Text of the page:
Within an abstraction, there are certain things you are supposedly able to assume will “just work”. When the thing that supposedly “always works” fails, you have to discard that abstraction and use (or create!) a new mental framework that incorporates the messy reality you have just observed.
Humans aren’t always great at this, but we need to do it at all, in order to solve any novel practical problem.
Venkat Rao illustrates this sort of “messy reality” with Meccano, the classic building toy; unlike Lego, where snapping blocks together “just works”, Meccano parts are fastened together by various kinds of rubber bands, joints, and so on, with different tolerance windows. Building in Meccano, you have to worry about (or “model”) much more physical complexity than you do in Lego, closer to what real mechanical engineers have to do. There are whole classes of Meccano failure that can’t appear in Lego.
A novice Meccano builder who only had previous experience with Lego would have to learn new ways to plan around new kinds of problems, expanding his “ontology” of the kinds of issues that might come up in a building project.
Reality has a surprising amount of detail. Anything you have never done before -- building stairs, planting a vegetable garden, writing a computer program -- seems much simpler in the abstract and has tons of finicky little details up close.
For an AI to be able to solve real-world problems, it needs to be able to encounter unanticipated problems and expand its model, its ontology of possibilities, to accommodate them, and it needs to translate its old goal into the new ontology in a “natural” way.
This is the “Ontological Crises” problem. The toy example in the linked paper imagines an AI that makes moves on a simulated “world” made up of a grid of squares. If the AI is assigned to go to the ‘farthest square on the right’, and the ontology changes to increase the number of squares in the “world”, then the AI needs to find a way to revise its goal so it will still go to the farthest-right square in this larger world.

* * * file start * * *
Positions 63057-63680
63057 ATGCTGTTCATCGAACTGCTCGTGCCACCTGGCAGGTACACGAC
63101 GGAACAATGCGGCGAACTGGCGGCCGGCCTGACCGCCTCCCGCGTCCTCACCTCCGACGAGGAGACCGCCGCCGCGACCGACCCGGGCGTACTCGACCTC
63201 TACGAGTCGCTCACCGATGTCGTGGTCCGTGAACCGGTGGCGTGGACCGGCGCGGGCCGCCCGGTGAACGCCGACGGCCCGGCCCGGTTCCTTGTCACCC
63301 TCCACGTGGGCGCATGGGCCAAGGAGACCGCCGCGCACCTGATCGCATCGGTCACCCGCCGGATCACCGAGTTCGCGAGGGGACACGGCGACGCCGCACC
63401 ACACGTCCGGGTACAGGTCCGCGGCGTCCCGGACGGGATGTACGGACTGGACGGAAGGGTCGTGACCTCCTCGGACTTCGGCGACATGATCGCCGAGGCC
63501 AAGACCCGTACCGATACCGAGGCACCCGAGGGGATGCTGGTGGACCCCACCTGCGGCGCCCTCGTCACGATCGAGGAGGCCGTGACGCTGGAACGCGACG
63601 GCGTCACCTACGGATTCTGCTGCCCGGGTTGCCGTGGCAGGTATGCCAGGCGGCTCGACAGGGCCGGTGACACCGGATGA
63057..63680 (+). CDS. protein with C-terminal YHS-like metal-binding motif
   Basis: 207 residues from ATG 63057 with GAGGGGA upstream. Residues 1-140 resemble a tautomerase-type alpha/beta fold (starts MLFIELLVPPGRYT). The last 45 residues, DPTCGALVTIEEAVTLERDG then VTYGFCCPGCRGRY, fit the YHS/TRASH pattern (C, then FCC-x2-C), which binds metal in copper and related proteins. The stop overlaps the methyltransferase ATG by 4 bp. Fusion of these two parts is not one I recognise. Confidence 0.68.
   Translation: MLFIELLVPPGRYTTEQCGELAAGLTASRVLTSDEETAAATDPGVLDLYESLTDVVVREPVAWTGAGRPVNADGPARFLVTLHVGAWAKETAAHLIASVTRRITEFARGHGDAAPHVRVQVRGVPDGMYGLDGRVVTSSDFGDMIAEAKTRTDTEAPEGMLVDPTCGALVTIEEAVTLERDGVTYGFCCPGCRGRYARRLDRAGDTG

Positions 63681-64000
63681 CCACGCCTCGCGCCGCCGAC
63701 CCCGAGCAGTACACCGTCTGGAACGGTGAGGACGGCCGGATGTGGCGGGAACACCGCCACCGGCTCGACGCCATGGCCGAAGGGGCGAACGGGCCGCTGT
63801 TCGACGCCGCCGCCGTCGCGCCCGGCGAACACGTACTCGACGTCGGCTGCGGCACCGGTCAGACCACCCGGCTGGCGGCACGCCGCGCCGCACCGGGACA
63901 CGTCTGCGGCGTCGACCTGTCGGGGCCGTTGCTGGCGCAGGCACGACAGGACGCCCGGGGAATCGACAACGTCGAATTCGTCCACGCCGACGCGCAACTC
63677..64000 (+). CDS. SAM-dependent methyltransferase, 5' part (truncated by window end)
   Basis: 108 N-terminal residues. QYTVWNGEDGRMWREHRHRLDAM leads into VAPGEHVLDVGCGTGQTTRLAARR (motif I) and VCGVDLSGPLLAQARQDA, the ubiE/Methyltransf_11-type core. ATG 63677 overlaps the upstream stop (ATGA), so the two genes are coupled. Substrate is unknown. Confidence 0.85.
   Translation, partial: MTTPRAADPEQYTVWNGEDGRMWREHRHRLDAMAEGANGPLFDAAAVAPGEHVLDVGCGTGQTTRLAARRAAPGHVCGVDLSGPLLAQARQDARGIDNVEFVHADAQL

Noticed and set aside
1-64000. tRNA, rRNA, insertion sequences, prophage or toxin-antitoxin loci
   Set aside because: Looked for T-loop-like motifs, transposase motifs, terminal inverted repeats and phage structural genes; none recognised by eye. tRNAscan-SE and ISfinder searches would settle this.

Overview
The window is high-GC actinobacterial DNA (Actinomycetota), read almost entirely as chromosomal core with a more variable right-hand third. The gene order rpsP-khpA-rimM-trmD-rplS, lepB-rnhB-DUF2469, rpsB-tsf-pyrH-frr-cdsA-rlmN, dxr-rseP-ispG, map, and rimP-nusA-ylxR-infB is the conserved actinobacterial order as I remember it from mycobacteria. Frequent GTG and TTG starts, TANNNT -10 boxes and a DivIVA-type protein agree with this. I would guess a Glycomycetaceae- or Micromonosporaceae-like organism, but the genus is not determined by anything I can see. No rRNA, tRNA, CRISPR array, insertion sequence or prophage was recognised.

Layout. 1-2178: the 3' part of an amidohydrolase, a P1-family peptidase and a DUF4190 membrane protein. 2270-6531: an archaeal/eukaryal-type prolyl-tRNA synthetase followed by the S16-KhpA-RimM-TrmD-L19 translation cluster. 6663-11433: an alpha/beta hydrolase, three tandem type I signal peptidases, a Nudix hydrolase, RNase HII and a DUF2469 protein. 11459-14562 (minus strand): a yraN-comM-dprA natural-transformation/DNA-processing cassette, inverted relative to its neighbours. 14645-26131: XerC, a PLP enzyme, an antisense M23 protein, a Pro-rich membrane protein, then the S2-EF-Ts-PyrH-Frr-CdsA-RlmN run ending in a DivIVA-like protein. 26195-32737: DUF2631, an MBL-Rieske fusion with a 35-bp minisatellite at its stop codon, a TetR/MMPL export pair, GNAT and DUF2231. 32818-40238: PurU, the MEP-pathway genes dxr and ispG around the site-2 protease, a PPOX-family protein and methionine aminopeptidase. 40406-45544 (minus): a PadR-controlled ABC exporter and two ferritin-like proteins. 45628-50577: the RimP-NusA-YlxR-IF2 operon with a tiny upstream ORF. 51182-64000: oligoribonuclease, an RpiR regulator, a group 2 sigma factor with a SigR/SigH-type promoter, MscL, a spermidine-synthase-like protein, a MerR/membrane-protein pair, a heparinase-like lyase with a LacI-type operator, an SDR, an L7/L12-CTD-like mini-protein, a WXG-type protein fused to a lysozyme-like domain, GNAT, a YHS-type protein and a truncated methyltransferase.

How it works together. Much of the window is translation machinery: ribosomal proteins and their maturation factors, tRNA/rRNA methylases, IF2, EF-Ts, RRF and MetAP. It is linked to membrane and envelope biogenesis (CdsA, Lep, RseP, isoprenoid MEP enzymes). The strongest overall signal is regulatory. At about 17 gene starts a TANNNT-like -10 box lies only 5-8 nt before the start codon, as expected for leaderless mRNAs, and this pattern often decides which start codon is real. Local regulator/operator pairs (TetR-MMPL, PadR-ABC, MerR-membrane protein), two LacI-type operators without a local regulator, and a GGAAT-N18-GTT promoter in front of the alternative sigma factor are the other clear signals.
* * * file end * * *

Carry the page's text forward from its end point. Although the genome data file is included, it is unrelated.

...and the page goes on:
In other words, we’d want the “transformation” between one ontology and another to “preserve” goals in a “natural” way.
What do we mean by “natural”?
The theory here isn’t well-developed, but there are some obvious desiderata, like:
If an ontology expanded to include possibilities irrelevant to the goal, we’d want to leave the goal and the plan unchanged.
If an ontology changed such that we learned new kinds of obstacles were likely to arise in pursuit of a goal, we’d want the plan to change to incorporate ways to avoid the obstacles.
If an ontology changed such that an old subgoal was understood to be incoherent or impossible, we’d want to choose a new subgoal that continued to contribute to the terminal goal.
If an ontology changed such that a terminal goal was found to be incoherent or impossible, we’d want to choose a new terminal goal or shut down.
Why does AGI X-Risk Require Cross-Ontology Goal Robustness?
The ability to “translate” goals naturally across ontologies is necessary for being able to shift levels of abstraction or build models of unanticipated details that turn out to be relevant to solving a problem.
Without this ability, goals would “break” as soon as the AI encountered an out-of-model obstacle.
A powerful agent relentlessly pursuing an arbitrary goal is, by default, very bad news for humanity; but a “breakable” goal that swings around unpredictably every time the AI encounters messy reality is far less damaging because it is less consistent. (For the same reason that adding random mutations to an organism is far more likely to make it sick or dead than to make it more dangerous to other organisms.)
Moreover, cross-ontology goal robustness is required for an agent to “view itself as embedded in a world.”
Being “embedded in a world” means you know there is this thing, “yourself”, which exists inside a bigger thing, “reality” or “the world.”
An “embedded agent” knows that what happens to “itself” can affect its chances of succeeding at its objective. It can “protect itself”, “improve itself”, “acquire resources for itself”, etc -- all subgoals that are instrumentally useful for basically any AI’s goal, and all very plausibly x-risks if an AI tries to do something like “maximize available compute”. But first it has to have some concept of “itself” as a program running on a computer in order to learn to make causal predictions about how to do such things.